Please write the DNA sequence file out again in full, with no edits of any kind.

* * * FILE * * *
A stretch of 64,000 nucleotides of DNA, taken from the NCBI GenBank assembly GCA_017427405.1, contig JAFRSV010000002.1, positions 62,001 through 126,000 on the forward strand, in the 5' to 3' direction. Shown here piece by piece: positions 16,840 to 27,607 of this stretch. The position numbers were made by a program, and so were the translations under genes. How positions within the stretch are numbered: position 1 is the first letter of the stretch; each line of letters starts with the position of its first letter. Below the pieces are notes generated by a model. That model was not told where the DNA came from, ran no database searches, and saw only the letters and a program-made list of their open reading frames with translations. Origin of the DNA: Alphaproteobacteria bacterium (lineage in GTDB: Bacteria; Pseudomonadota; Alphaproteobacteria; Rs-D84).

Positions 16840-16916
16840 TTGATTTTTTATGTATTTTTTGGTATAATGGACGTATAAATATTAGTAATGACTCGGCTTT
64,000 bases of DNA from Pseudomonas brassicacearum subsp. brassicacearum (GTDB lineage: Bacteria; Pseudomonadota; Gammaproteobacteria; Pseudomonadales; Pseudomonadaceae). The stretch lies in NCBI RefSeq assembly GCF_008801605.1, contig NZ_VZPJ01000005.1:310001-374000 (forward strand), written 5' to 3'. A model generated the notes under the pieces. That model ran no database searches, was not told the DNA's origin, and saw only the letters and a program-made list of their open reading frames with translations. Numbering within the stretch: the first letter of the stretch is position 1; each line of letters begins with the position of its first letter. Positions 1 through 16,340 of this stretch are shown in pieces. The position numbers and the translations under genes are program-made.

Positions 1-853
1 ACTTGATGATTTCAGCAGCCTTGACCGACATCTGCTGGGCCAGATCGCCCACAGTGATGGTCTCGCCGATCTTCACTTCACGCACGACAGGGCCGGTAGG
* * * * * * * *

A stretch of 64,000 nucleotides of DNA, taken from the NCBI GenBank assembly GCA_017427405.1, contig JAFRSV010000002.1, positions 62,001 through 126,000 on the forward strand, in the 5' to 3' direction. Shown here piece by piece: positions 16,840 to 27,607 of this stretch. The position numbers were made by a program, and so were the translations under genes. How positions within the stretch are numbered: position 1 is the first letter of the stretch; each line of letters starts with the position of its first letter. Below the pieces are notes generated by a model. That model was not told where the DNA came from, ran no database searches, and saw only the letters and a program-made list of their open reading frames with translations. Origin of the DNA: Alphaproteobacteria bacterium (lineage in GTDB: Bacteria; Pseudomonadota; Alphaproteobacteria; Rs-D84).

Positions 16840-16916
16840 TTGATTTTTTATGTATTTTTTGGTATAATGGACGTATAAATATTAGTAATGACTCGGCTTT
64,000 bases of DNA from Pseudomonas brassicacearum subsp. brassicacearum (GTDB lineage: Bacteria; Pseudomonadota; Gammaproteobacteria; Pseudomonadales; Pseudomonadaceae). The stretch lies in NCBI RefSeq assembly GCF_008801605.1, contig NZ_VZPJ01000005.1:310001-374000 (forward strand), written 5' to 3'. A model generated the notes under the pieces. That model ran no database searches, was not told the DNA's origin, and saw only the letters and a program-made list of their open reading frames with translations. Numbering within the stretch: the first letter of the stretch is position 1; each line of letters begins with the position of its first letter. Positions 1 through 16,340 of this stretch are shown in pieces. The position numbers and the translations under genes are program-made.

Positions 1-853
1 ACTTGATGATTTCAGCAGCCTTGACCGACATCTGCTGGGCCAGATCGCCCACAGTGATGGTCTCGCCGATCTTCACTTCACGCACGACAGGGCCGGTAGG